Performance on Uninformative Landmark Trials

A third mixed effects model assessed the influence of SBSOD, sex, camera adjustments, trial number (in both linear and quadratic form), and number of navigational moves on distance to the target location during Uninformative Landmark trials. First-order correlations between the predictor variables and the two performance measures can be found in Table 2. Overall, participants’ marked locations on Uninformative Landmark trials were tightly clustered around the actual target location (Figure 3C).

Level 1 – Within individuals (i.e., across trials)


Level 2 – Between individuals


The mixed model indicated no effect of trial number (in either linear or quadratic form), nor an effect of the number of navigational moves (Table 5). Participant sex and sense of direction also did not have an effect on performance. However, there was a significant effect of camera adjustments, such that those who looked around the environment during a trial were actually less successful at marking the target location.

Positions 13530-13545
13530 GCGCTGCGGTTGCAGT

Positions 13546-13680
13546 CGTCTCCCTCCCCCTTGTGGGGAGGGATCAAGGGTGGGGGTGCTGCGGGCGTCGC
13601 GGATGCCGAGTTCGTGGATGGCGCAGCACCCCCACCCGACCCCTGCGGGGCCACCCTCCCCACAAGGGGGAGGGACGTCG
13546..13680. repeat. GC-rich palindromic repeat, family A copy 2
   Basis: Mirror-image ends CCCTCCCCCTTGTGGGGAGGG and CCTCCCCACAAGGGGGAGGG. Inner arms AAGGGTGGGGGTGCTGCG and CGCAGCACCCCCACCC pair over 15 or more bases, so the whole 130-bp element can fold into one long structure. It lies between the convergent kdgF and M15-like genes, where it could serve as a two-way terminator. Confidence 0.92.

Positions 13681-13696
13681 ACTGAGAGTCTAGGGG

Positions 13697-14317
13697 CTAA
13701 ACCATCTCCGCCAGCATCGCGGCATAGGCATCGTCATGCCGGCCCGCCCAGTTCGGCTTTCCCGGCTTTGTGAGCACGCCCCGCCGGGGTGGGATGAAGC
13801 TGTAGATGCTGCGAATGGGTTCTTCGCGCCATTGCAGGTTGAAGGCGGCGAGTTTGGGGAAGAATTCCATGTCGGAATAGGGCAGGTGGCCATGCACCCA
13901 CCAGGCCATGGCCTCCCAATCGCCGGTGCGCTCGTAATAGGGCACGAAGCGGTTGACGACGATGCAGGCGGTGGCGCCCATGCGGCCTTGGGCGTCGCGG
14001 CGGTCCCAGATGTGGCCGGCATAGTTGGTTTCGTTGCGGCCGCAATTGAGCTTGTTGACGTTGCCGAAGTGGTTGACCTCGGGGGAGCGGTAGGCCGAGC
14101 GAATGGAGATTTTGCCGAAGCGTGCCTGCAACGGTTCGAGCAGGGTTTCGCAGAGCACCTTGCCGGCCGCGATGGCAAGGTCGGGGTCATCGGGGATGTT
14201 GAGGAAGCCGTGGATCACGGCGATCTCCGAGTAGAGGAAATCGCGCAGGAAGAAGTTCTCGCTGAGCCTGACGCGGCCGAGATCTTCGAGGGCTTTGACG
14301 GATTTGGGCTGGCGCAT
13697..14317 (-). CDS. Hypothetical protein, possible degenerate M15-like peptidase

TABLE 5. Regression coefficients for distance to target location on Uninformative Landmark trials.

Post-Test Results

The landmark placement test was scored based on the relative configuration of the landmarks. Only 37.04% of participants placed the landmarks in the correct configuration (all four landmarks neighboring each other correctly, regardless of orientation on map); 23.46% of participants maintained the correct diagonal relationships (radio towers were placed diagonally across from each other, as were the stone towers), but one of the pairs was reversed in placement. Finally, 39.51% of participants had no discernible correct relationship among the landmarks. Each participant was given a score of 1 (no relationship), 2 (correct diagonals), or 3 (correct configuration). A linear regression was used to predict the landmark placement score based on sex, SBSOD score, total camera moves throughout all trials, and average distance to the target location during the South probe trials. Overall the model predicted a significant amount of variance in landmark placement score [R2 = 0.22, F(4,76) = 5.36, p = 0.001]. Sex [t(76) = -1.22, p = 0.23] and SBSOD [t(76) = 1.28, p = 0.20] did not have a significant impact on the outcome, nor did total camera movements [t(76) = 0.55, p = 0.58]. Only accuracy in labeling the target location on South probe trials predicted later ability to correctly place the landmarks [t(76) = -3.10, p = 0.003]. Participants who were more accurate (i.e., closer to the target location) on South probe trials were better at later placing the landmarks in the correct configuration.